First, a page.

Hacienda Cantina and Beach Club, Palm Springs, Ca.
One Golden Spoon
The much anticipated Hacienda Cantina & Beach Club recently closed just weeks after opening. I can understand why. Not only is the concept of a beach club without a hotel located in a parking lot next to a department store that caters to seniors a seemingly absurd concept, but the food, atmosphere, and service were lackluster and destined for a failure from the start. I must admit that we only went to the Hacienda for weekend lunch so I can’t give comment on the dinner service, so keep that in mind when reading this review. However, there were so many major things wrong with lunch that it’s almost embarrassing to detail. When we arrived, we parked in the lot and walked thru the back. Only a few people at the very small pool with a massive outdoor lounging area.
Odd on both counts. We walked around to the street entrance (the back entrance was closed) and entered into a cavernous space with a host station with no one to greet us. The theme was “day of the dead.” Murals of skulls, zombie-like women, and what looked like corpses adorned the walls. Perhaps a premonition. After a few minutes, someone came out and asked if we would like to sit in the bar or dining room. We looked into the bar and found it noisy and cold (even with only a few patrons) so we elected for the main dining room. We were seated in extremely uncomfortable metal chairs with no cushions (probably to accommodate wet diners from the pool) in a space that had ceilings that were so high it practically echoed. It must actually cost the Hacienda a fortune to keep the place cool. The menu was fairly stark at lunch but offered a number of appetizers, tacos, tortas, and salads. We opted for a mix of small plates so we could fairly sample the cuisine.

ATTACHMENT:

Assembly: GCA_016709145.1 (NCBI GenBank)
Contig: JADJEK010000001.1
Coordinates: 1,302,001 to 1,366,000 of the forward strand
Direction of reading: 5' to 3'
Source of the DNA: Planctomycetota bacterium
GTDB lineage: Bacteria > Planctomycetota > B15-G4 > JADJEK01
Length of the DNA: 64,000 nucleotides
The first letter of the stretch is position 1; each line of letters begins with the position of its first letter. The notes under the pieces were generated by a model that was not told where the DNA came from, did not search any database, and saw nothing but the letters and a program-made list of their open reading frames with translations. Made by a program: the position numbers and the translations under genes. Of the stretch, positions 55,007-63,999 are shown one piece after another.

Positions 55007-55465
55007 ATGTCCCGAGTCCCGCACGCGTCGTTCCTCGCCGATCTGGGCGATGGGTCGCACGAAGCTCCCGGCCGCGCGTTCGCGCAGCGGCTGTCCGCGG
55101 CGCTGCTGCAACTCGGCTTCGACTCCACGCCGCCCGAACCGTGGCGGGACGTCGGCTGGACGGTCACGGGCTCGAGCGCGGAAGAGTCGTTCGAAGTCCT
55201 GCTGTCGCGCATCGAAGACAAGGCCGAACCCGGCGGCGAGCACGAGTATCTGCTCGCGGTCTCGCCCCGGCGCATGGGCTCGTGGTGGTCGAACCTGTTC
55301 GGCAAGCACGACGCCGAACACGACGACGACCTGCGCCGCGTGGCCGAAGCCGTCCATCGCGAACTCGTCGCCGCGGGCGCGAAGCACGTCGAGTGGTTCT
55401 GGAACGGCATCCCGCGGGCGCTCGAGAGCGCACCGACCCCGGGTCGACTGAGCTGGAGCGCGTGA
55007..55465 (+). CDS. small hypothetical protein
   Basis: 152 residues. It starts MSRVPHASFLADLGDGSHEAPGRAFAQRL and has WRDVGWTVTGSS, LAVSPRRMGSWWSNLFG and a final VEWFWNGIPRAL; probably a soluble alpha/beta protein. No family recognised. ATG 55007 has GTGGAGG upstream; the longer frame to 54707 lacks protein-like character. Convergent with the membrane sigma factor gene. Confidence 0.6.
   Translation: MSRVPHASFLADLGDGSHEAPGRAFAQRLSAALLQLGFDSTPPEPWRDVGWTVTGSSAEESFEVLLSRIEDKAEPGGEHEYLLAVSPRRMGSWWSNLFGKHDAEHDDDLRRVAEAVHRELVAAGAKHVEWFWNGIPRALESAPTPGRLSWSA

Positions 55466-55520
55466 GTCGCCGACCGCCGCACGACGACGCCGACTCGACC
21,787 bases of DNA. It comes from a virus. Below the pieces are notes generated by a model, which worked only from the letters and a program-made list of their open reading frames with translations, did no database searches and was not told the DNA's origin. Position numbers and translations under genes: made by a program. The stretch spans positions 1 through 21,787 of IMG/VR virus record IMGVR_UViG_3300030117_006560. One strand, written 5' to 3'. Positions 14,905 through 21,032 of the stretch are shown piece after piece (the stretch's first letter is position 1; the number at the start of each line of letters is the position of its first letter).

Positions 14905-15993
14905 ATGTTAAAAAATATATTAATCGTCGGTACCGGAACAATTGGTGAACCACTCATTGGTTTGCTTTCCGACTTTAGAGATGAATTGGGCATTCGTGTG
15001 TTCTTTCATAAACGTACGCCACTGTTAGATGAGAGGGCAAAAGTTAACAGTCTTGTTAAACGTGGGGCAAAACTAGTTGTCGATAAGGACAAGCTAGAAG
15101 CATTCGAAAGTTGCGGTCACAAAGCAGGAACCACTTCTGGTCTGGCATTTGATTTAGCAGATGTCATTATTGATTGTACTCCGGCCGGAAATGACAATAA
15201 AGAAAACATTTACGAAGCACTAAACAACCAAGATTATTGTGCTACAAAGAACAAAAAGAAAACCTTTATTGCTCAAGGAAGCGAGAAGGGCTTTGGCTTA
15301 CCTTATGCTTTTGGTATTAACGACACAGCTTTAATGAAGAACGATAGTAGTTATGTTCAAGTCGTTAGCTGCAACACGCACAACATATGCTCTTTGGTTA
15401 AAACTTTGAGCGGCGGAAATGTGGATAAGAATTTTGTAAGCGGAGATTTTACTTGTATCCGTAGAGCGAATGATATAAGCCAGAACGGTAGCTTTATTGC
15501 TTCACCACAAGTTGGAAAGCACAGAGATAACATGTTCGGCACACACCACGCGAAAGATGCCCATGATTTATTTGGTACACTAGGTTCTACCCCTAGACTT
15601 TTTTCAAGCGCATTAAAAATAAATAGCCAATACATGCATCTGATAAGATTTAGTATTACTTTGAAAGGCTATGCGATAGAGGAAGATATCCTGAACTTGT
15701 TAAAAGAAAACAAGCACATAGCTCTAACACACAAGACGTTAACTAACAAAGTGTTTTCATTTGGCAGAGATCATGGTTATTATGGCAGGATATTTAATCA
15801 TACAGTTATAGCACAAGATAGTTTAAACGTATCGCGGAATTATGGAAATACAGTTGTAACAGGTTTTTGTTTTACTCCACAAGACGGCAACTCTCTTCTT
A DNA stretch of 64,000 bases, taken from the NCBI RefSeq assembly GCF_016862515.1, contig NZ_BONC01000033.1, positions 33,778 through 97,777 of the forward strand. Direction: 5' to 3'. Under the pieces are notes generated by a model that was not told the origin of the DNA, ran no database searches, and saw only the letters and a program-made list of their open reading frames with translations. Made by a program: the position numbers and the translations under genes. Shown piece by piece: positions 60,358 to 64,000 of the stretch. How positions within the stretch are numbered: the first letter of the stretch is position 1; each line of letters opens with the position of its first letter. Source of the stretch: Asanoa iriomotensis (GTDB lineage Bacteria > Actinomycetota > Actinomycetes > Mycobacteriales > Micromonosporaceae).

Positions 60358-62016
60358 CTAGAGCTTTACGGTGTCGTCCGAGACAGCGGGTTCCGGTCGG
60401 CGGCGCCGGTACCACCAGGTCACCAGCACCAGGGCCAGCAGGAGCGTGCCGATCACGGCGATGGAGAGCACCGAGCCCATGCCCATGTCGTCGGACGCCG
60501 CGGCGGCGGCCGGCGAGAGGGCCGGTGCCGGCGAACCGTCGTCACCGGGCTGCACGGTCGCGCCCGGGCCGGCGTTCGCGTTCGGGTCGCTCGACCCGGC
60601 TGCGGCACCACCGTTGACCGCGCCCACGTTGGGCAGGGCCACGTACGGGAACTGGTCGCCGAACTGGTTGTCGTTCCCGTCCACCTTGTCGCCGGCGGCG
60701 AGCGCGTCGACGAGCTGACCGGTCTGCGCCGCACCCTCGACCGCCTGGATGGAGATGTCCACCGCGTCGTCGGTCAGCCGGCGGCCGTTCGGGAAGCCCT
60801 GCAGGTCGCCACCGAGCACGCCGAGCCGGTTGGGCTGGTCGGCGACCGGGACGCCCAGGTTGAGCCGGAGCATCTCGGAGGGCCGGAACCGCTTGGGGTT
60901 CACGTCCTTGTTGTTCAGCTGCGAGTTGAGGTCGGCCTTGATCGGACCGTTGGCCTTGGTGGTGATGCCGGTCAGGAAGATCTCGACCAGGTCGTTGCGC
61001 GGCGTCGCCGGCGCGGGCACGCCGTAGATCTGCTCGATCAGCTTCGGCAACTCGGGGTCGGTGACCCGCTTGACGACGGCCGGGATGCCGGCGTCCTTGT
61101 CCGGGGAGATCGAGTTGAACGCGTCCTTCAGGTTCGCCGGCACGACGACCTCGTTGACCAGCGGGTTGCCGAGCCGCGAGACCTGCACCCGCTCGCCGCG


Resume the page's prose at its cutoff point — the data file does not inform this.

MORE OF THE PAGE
We started with guacamole, which is always a good indicator of the overall menu at a Spanish themed restaurant. A bowl was brought to the table with sides of various salsas and a basket of oily house-made chips. Seriously oily chips. The kind that slide out of your hand and leave finger prints on your napkin. The guac was totally bland and, even when dressed up with the salsa sides, was not worth ordering. The next course was Chorizo Corn Fritters. At this point, we asked for small share plates as we had more small dishes on the way. The waiter apologized, but said they had no small plates. Our options were large plates or small saucers. What restaurant that serves tapas doesn’t have small plates? We opted for the tiny saucers. But, back to the Corn Fritters. They were more like balls of corn flour that had been deep fried. No corn. No chorizo. Just oily, floury balls. Another disaster. Duck tacos followed this course. They were greasy and smelled a bit off. There was no way that there was duck in these tacos. I quickly deconstructed one to find a small pile of fatty pork spread across the bottom of the corn tortilla. I called over the waiter.
He agreed it was pork. It was inedible. Finally, the Yellowtail Ceviche. Our last hope. Our waiter arrived with a bowl of what looked like white onions and cilantro. No yellowtail visible at all. However, after close inspection we did find what amounted to a total of one teaspoon of yellowtail amidst a cup or so of onions and cilantro. Another disaster. Our waiter couldn’t help but notice that we had hardly touched our food. We rejected take-out boxes. He brought the bill. $50+ for two iced teas and four pathetic “small” plates on large dishes. Adding insult to injury, we were charged for “duck” tacos! The announcement of the restaurant closing advised that it was just temporary to re-tool the food and drinks menu and fine-tune the Hacienda experience. The promise is a re-opening in late September. Not sure they can save this Wipe Out and I doubt I will consider stomaching another try. Did I mention that we both ended up sick that afternoon?